I have a syndrome, I call it over-compatibility of solidarity. I don't know if it's a healthy condition to be in or it is a sign of a bigger problem.
But so far I have yet to suffer from this condition, it has not done any harm to me physically or mentally. At times I wonder if I could be suffering from a possible attack of self-denial. This wondering comes when am I am consciously celebrating my love for solidarity; for example when I am walking alone somewhere, anywhere, and smile in an almost maniac delirium of feeling free, and alone.
That's it. I think the rationale behind my fondness for solidarity lies in my love for freedom. Everybody loves freedom no doubt, but I guess freedom is interpreted differently by individuals.
To some, freedom means being able to pursue one's interests without restriction from family or friends or society.
To some, freedom means being able to travel to anywhere.
To some, freedom means being out of jail.
To some, freedom means sleeping with different lovers and not be punished for it.
To some, freedom means being able to speak freely without having to pay for it in a lawsuit.
For me, being alone is freedom. Roam as slowly or as quickly through a strip of shops. Being alone I can sing as loudly as I wish at home in the wee hours. I can skip meals or cook at 2am. I can read in bed till 12noon and not get up till I finished. Being alone I don't need to sound clever, be polite to someone boring, or impress someone I like.
I try to be less of trouble to others. I try my best to be a careful driver. I try to be kind and listen to my compassion department. I try to be my best at work and with friends. I try to be less abrasive. Basically I strife to be mindful and live with awareness.
And on top of all that I love being alone. Sure, it feels like I do spend endless hours missing my days with him around, missing having his intellect, his loving and caring ways. I miss his smell, his touch, his voice, his sloppiness, his silliness, his science, his ideas, him.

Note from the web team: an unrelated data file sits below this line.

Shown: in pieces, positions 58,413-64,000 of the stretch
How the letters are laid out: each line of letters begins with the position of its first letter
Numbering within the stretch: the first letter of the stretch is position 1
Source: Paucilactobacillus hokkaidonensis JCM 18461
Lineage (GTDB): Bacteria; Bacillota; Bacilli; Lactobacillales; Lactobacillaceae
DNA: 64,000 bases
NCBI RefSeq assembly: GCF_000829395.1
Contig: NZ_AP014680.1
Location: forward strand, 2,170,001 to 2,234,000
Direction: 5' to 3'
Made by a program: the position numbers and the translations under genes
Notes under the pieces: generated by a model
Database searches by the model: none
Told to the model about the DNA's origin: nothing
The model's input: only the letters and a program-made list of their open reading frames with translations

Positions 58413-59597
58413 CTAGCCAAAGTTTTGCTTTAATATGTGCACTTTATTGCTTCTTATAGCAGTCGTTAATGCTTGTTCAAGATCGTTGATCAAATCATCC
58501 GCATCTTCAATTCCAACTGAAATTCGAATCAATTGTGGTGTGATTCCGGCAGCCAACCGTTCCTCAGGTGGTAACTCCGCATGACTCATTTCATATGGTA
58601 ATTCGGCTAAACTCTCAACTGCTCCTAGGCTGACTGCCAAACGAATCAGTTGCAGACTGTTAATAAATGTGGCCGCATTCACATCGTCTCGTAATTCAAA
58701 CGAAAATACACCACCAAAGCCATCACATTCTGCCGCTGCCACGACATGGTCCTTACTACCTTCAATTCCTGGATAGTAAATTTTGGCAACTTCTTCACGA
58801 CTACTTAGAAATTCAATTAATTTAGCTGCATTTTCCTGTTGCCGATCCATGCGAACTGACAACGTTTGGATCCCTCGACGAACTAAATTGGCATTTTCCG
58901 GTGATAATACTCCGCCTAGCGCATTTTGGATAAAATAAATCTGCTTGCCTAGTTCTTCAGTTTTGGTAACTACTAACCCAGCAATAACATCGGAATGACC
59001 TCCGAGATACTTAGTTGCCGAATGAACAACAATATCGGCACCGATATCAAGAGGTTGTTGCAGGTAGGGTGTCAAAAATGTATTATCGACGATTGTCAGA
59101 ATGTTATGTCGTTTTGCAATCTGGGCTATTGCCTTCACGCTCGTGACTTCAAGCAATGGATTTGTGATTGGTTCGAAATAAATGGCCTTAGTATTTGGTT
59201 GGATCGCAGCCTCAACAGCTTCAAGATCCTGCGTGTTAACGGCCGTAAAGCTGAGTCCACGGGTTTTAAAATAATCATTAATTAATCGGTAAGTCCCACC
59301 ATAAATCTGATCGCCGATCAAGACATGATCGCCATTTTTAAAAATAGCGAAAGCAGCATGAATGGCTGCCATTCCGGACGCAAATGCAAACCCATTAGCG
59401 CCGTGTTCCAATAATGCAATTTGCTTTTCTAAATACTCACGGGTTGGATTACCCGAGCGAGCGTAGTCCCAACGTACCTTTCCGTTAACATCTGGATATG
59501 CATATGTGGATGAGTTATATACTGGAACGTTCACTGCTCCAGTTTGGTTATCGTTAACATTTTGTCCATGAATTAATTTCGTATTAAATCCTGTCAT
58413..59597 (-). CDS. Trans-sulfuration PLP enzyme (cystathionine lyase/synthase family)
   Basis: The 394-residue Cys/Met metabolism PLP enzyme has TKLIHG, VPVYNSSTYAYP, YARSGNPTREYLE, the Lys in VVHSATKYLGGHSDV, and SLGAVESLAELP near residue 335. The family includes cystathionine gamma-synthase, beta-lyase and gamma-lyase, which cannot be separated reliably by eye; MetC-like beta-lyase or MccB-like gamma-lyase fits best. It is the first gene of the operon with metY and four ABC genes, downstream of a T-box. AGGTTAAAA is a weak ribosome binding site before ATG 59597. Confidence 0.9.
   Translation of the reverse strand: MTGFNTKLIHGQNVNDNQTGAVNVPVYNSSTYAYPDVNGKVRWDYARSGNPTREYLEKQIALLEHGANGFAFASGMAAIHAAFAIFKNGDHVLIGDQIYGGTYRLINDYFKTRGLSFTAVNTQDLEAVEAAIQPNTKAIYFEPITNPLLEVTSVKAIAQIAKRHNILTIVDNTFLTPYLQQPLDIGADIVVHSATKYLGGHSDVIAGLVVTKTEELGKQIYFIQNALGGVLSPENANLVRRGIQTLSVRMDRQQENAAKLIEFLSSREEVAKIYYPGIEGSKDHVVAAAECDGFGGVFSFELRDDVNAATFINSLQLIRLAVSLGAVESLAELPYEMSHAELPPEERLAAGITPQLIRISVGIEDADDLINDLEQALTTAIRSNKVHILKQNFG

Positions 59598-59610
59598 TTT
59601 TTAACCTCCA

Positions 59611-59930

We built a life together based on our ideals of a fulfilling relationship - where the value of our romance was not based on the number of hours we spent together, but rather it's about what we bring to share in the hours we spend together. We treasured what we did apart as individuals. The sum of our romance was who we are when we do things NOT being together, so when we get together we combine our passions as a unit.
That could be the reason why I have become so compatible to solidarity.
So much so that I find myself wondering much, "Is there anything wrong with me, like this?"
In a society where piety, and company of family and friends are highly prized - I feel like a delinquent..preferring my own company to another human being.
But hey, I am fantastic with people. When am with people, I am good fun and a functional company.
I just don't need too much of it.
But yet, I have a keen interest in people. People amuse and fascinate me. I can spend whole day (away from pages in a book) watching and study people.
According to David Foster Wallace, fiction writers have this syndrome too - the passion of standing at the side to look and stare, ogle at others. Well, I am not a fiction writer, I just enjoy looking on.
So yea, I wonder if this over-compatibility to solidarity is a sign of selfishness? A syndrome to an illness?
Am hungry now and I have a manicure and pedicure appointment in an hour's time. Best I get some urgent done before I get out to beautify myself. How lovely that I can order in a wonderful sandwich at the salon while Joanne works on my nails.